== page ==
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Monthly Archives: February 2017

5 Business Plan to Start Your Business

1: Business/Executive Summary

The executive summary needs to succinctly answer a number of key questions for prospective stake-holders, including investors, employees, vendors and customers. Often, an entrepreneur must summarize his/her new venture in a 250- to 500-word written summary or a three- to five-minute verbal description, said Jon Burgstone, founding faculty chair and adjunct professor at the Center for Entrepreneurship & Technology at the University of California, Berkeley. He is also the co-author of “Breakthrough Entrepreneurship” (Farallon Publishing, March 2012).

“The executive summary should be able to describe how the business will solve a customer pain [problem] in one or two sentences,” he said.

The business summary should also provide information on the management team, including experience, industry credibility, history working together and commitment to the venture.

“Include a specific plan to fill any gaps in your management team,” Burgstone said.

It is also necessary to include the business’s immediate objectives and resources required—including necessary capital milestones expected to be reached, and other information needed to understand the business and technical risk of the venture.

2: General Company Description

Raj Tumber, SCORE business counselor in the area of public relations, said this portion of the business plan should tell the story of your business, how it came to be, where it is today and where do you see it heading.

The company description should cover how you plan to grow and succeed and give investors and other interested parties a sense of your vision, knowledge and experience. Company history, current business position, objectives and ownership should also be included, he said.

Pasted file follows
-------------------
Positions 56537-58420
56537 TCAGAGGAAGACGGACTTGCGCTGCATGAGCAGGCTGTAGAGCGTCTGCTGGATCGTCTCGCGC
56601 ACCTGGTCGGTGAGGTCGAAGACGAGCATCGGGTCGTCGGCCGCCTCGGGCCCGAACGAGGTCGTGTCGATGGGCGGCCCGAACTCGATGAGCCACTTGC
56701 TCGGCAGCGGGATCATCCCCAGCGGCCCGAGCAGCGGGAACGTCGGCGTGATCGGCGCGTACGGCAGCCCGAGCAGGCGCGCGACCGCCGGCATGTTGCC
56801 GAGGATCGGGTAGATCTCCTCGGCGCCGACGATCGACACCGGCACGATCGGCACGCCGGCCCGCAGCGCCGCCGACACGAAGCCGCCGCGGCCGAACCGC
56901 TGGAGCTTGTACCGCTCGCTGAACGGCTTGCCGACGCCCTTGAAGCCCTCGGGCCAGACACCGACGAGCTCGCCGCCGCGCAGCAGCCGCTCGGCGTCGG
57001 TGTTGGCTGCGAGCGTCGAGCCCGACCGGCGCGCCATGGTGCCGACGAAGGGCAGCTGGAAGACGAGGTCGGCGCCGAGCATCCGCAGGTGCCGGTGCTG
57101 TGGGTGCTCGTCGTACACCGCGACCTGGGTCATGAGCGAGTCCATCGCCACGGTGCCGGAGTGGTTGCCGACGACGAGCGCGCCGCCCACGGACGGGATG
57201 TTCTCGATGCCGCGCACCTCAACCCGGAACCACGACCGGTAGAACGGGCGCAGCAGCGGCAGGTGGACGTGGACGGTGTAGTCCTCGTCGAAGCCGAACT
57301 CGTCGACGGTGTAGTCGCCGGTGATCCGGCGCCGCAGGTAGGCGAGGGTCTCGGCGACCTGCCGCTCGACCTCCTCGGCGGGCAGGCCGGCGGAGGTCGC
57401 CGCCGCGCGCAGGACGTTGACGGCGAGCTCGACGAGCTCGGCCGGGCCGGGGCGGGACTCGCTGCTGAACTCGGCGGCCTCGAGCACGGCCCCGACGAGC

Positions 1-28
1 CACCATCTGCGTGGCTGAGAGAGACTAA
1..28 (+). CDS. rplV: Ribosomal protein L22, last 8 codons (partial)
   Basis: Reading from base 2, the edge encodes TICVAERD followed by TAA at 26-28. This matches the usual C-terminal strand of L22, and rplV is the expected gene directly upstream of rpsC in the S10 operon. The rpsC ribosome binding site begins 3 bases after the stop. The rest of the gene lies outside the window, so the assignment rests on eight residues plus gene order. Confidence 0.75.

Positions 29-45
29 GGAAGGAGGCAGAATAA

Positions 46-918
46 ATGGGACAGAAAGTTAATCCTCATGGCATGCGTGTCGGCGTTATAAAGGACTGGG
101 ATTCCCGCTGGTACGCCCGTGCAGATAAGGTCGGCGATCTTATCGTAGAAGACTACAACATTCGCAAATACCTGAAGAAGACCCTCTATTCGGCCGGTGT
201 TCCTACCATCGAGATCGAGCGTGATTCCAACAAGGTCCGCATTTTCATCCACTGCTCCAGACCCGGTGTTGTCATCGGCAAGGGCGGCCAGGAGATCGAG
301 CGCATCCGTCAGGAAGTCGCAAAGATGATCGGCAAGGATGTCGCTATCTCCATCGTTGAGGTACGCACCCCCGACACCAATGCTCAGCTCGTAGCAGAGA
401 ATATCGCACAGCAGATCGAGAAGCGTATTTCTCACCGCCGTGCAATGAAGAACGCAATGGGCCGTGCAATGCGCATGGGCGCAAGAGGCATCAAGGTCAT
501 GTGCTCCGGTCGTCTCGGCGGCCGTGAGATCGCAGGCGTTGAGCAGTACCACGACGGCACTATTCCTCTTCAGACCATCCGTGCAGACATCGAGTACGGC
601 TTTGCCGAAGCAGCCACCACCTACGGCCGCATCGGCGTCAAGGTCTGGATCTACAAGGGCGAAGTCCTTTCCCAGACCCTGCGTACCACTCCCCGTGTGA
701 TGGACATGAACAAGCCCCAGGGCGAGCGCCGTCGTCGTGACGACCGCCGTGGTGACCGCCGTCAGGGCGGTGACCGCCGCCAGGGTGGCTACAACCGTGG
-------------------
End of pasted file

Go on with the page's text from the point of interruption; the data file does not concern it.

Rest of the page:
3: Products and Services

This section is designed to simply explain to the potential party of interest about your products and services, said SCORE’s Tumber.

“[This section] explain[s] where you will source your supplies and inventory, specifies product comparison with those that are out in the market and explains your research and development plans,” he said.

In the introduction portion of this section, outline the most exciting characteristic or benefit of your product line or service, he said. “How can it attract the target market? Summarize the value and offerings your product delivers,” he said.

Other important things to touch upon are features, benefits and pricing of your products or services. These are key areas where many entrepreneurs skimp on the details, but they are arguably among the most important element of the business plan.

“This is where you have to really spell out how you are going to make money,” said Mike Mirau, owner of a Growth Coach franchise in Dallas. The franchise provides business and sales coaching. “You need to establish your margins, how you will set your pricing and what you offer relative to the competition,” he said.

4: Marketing

A marketing section should be broken into internal and external communication, including a subsection that touches on traditional (print and TV ads) as well as new tactics (social media, blogging, photo and video sharing, etc.)

“A media relations section would delve further into positioning staff and company executives as experts in particular fields, pitching story opportunities, setting up interviews, product reviews, use of bloggers, etc.,” said Jeremiah P. Sullivan, co-owner /integrated communication specialist for Framework Media Strategies, a marketing and public relations firm.

Potential investors also want to hear about how you plan to use mobile marketing to get the word out about your business.

“The number of mobile devices connected to the Internet is very quickly going to exceed PCs,” said Simon Buckingham, CEO ofAppitalism. “Mobile devices carry a much more personal brand and attachment to a consumer than a PC.”

5: Financials

“When you get to the financial part of the business plan, that is what many people fear the most,” said Tim Perry, founder and chairman ofPalo Alto Software, a provider of small-business software.